In April 2019, the National Cyber Security Centre published their first ‘UK Cyber Survey’.
Independently carried out on behalf of the NCSC, a part of GCHQ, and the Department for Digital, Media and Sport (DCMS), the results will be of interest to businesses of all sizes and sectors.
Key statistics and findings from the survey:
- 32% of businesses have identified cyber security breaches or attacks in the last 12 months; this is much higher specifically among medium businesses (60%)
- Of those businesses who recorded breaches or attaches, 30% of cases resulted in a negative outcome, e.g. loss of data or assets
- £4,180 is the average annual cost for businesses that lost data or assets after breaches
- Only 15% of those surveyed said they knew a great deal about how to protect themselves from harmful activity
Most common cyber threats
Among those businesses the NCSC reported as facing breaches or cyber attacks, the most common types are:
- Phishing attacks (identified by 80% of these businesses)
- Others impersonating an organisation in emails or online (28% of these businesses)
- Viruses, spyware or malware, including ransomware attacks (27% of these businesses)
It’s also important to remember that cyber threats don’t just come from external sources but can come from inside your business, or through businesses you work with.
So, how can businesses prevent cyber breaches and attacks?
The NSCS survey recommends greater board-level involvement in cyber-security, monitoring suppliers and planning incident response.
Prioritising cyber security was found to not always match increased engagement and action, with:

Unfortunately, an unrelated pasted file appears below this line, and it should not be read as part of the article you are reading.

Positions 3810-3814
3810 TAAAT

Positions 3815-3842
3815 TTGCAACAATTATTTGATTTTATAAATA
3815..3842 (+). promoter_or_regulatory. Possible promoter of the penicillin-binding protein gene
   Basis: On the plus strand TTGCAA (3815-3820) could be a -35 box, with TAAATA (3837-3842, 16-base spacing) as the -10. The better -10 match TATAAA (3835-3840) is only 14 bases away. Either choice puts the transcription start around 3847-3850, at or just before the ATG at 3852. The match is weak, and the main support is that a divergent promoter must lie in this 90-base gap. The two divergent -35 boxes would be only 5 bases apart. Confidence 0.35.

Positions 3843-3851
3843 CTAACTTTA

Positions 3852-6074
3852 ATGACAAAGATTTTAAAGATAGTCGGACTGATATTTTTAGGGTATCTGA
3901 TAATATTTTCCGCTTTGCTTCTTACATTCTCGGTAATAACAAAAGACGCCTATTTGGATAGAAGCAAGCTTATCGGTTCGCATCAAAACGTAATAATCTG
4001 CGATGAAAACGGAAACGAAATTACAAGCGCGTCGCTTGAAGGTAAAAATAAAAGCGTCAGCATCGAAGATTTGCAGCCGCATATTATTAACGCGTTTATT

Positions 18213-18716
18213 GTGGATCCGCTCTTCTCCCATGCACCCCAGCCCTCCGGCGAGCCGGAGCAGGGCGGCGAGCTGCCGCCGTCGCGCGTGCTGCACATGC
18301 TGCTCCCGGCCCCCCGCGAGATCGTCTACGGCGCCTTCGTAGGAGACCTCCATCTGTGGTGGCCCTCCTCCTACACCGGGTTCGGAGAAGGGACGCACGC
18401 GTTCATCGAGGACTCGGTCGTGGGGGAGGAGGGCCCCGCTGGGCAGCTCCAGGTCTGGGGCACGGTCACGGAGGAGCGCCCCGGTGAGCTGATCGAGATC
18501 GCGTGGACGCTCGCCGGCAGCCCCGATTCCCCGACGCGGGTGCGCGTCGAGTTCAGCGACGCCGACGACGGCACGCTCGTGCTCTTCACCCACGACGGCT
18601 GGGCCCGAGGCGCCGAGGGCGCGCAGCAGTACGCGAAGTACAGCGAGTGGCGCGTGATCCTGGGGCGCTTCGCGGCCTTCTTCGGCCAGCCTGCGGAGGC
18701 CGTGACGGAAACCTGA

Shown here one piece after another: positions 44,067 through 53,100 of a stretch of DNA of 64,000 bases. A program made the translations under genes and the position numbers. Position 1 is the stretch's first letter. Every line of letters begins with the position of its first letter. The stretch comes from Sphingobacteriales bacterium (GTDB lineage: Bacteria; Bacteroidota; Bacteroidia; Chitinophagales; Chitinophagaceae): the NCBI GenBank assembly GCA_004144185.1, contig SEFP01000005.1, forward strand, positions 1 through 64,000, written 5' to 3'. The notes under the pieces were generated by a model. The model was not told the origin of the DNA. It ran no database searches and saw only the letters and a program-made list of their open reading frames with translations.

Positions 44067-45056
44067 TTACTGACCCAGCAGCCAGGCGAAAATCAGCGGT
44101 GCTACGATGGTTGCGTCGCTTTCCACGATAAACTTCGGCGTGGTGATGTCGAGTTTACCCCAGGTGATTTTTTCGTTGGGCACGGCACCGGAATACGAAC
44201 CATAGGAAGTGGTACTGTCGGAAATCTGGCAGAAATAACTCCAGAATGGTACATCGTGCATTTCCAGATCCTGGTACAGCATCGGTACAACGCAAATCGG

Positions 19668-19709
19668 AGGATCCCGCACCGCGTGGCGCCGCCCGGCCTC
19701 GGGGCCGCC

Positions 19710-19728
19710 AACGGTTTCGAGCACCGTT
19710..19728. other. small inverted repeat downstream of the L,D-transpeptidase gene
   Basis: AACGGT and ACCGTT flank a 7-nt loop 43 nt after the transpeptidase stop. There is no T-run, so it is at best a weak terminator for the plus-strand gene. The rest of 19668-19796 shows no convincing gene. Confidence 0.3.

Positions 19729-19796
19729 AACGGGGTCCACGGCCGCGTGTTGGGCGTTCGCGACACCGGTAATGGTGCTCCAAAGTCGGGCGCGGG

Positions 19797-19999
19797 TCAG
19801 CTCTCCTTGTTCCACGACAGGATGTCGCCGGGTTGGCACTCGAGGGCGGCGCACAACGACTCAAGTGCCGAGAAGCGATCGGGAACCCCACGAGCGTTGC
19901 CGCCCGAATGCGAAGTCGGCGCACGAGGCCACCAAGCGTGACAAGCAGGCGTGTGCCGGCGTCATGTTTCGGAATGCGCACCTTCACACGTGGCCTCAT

- 35% of businesses not having a board member or trustee with specific cyber security responsibility
- Only 18% of businesses requiring suppliers to adhere to any cyber security standards
- Only 16% of businesses having formal cyber security incident management processes in place, e.g. ISO 27001
10 steps to make your business more cyber-secure
- Always require employees to verify their identity when logging into services using multi-factor authentication. For examples, after someone logs into their mobile device (i.e. a laptop), have an automated pop up that requires re-verification by re-adding their system password. Once done this authentication system sends a verification code to that person’s mobile number that needs adding to the system before further access is granted.
- Conduct regular vulnerability scans, ensuring that critical results are actioned. Those scans check computers, networks or applications for any kind of known weaknesses.
- Only work with businesses that can demonstrate they use the same security precautions as you do (e.g. those that have an ISO 27001 certification).
- Keep software, drivers and operating systems up-to-date.
- Use password managers to discourage insecure passwords and password re-use.
- Make sure critical security patches are installed as soon as possible. A patch updates, fixes or improves a computer programme or its supporting data, including fixing security vulnerabilities and other bugs, whilst improving the performance or usability.
- Use an always-on antivirus program.
- Use a whitelist for your programs to prevent unrecognised programs from running.
- Set the lowest level of access by default for all devices and services.
- Use firewalls and make sure to separate your networks.